Teacher Resources Teaching Resources2023-05-07T09:29:29-07:00


Storyline Filter – Story

1. Story

Guiding Questions

  • Is the story focused with a clear main idea? Is it tightly woven and skillfully crafted?
  • Does it present a way of life to investigate?
  • Does it have an inspiring and inviting opening?
  • Does it unfold in an interesting way?
  • Is it motivating and meaningful to students?
  • Is it a story they care about?
  • Are they able to easily grasp and bond with the story?
  • Is it tailored to the conceptual development of students?
  • Can students clearly summarize the story and relate their characterʼs feelings and experiences?
  • Does it provide a structure and a logic to the developing topic-based work?
  • Does the story allow for rich character development and provide opportunities for students to tackle relevant problems and issues?
  • Does it present daily challenges for active and imaginative student involvement?
  • Does it allow for an in-depth study dealing with feelings (affective domain) as well as facts (cognitive domain)?
  • Does it allows for students to become actively involved, imaginatively and creatively?
  • Is the story designed to afford a balance between teacher control (teacherʼs rope) and student input in collaborative story making?
  • Does it provide meaningful structure for curriculum integration?

Storyline Filter – Episodes and Key Questions

2. Episodes and Key Questions

Guiding Questions


  • Do coherent episodes frame the story structure? (setting, characters, daily rhythms/rules, incidents, and culmination)
  • Do they provide a logical progression and narrative sequence that learners can understand and embrace?
  • Do they keep the story moving and the learning rich?
  • Are they are a natural part of the story?

Key Questions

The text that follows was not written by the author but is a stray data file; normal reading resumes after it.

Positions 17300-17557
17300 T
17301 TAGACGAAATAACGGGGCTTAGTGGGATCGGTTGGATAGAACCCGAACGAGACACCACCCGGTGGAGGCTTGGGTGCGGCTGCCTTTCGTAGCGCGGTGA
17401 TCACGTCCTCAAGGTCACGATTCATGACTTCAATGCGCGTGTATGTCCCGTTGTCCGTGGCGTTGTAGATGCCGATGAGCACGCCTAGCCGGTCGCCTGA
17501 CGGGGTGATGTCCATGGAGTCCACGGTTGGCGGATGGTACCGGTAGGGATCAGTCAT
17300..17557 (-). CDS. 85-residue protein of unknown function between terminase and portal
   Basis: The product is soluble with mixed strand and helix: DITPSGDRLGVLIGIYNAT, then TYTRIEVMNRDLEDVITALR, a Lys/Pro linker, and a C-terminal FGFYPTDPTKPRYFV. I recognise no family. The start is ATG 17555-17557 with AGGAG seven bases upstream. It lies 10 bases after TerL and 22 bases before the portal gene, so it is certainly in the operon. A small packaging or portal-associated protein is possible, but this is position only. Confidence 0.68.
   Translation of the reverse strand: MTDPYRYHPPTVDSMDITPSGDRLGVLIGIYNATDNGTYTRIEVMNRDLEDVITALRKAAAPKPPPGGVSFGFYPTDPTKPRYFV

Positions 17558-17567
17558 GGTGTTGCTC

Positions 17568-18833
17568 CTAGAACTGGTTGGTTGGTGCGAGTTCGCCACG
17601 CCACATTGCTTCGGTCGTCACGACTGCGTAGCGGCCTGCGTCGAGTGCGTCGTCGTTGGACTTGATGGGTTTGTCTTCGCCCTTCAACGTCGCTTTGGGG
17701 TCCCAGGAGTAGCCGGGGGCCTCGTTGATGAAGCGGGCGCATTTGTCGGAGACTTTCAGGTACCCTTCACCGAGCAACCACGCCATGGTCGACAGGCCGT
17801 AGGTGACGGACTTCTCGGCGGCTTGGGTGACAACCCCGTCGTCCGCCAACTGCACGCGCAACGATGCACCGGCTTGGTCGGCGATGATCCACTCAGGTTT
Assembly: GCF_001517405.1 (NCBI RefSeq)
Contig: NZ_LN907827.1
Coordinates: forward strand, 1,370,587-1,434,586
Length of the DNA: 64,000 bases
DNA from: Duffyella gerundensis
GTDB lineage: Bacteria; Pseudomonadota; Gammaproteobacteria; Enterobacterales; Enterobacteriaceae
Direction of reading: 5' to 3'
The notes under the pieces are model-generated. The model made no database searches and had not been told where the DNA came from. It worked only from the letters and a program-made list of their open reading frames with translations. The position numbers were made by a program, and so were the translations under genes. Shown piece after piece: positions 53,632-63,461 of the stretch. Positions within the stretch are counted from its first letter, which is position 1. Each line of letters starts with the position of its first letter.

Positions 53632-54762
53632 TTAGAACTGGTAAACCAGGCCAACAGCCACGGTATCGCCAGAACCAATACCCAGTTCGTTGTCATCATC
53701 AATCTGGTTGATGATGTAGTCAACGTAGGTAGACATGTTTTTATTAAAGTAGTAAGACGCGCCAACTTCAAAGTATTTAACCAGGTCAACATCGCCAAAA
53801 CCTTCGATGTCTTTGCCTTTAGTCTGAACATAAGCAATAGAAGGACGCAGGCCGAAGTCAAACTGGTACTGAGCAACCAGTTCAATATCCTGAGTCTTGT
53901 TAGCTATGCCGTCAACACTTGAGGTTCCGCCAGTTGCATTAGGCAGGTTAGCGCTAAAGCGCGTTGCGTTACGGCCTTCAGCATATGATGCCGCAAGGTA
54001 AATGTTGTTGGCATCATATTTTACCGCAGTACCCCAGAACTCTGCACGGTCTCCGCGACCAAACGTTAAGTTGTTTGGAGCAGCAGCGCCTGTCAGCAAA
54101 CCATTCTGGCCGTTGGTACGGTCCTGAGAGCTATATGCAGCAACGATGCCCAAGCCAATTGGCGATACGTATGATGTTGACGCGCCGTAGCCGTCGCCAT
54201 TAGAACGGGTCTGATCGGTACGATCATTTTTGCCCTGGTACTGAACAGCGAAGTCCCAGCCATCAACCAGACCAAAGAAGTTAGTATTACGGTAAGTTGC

• Are the key questions big and broad for a rich and wide array of student responses?
  • Are the key questions used to determine what students know and what they need to know?
  • Do they honor studentsʼ prior knowledge?
  • Do they support students in constructing their own models first?
  • Are the key questions motivating and meaningful?
  • Do the key questions support the story, providing a narrative thread throughout?
  • Do they allow students to effectively use their imaginations?
  • Do they encourage students to speculate, hypothesize, reflect, and ask further questions, using their higher level thinking skills?
  • Do they give students a sense of purpose?
  • Do they reach to the key concepts that are being taught?
  • Do the key questions fit the curriculum into the story in natural way?

Storyline Filter – Setting

3. Setting

Guiding Questions

  • Does the teacher have a vision for the setting that incorporates the basic framework for story development, yet is open-ended enough for student input and ownership?
  • Do students participate in research, setting criteria, and development of frieze?
  • Is the frieze the studentsʼ own conceptual model?
  • Is it kid-generated and kid-constructed?
  • Is student ownership and pride evident?
  • Have prototypes and a best parts list been created?
  • Have teacher/students set criteria for quality work, with clear expectations for process and product? (structure before activity)
  • Have students critiqued and revised the frieze to promote quality?
  • Is the frieze is up and completed as soon as possible to keep the story moving and interest high?
  • Is the frieze is alive and continually growing and changing with the story?
  • Is it a working backdrop for incidents?
  • Does it provide a site for character interaction and story development?
  • Are writing, poetry, and vocabulary lessons included?

Storyline Filter – Characters

4. Characters

Guiding Questions

  • Has the teacher selected one of the following types of characters to best fit the Storyline?
    1. fictitious characters that the students create and develop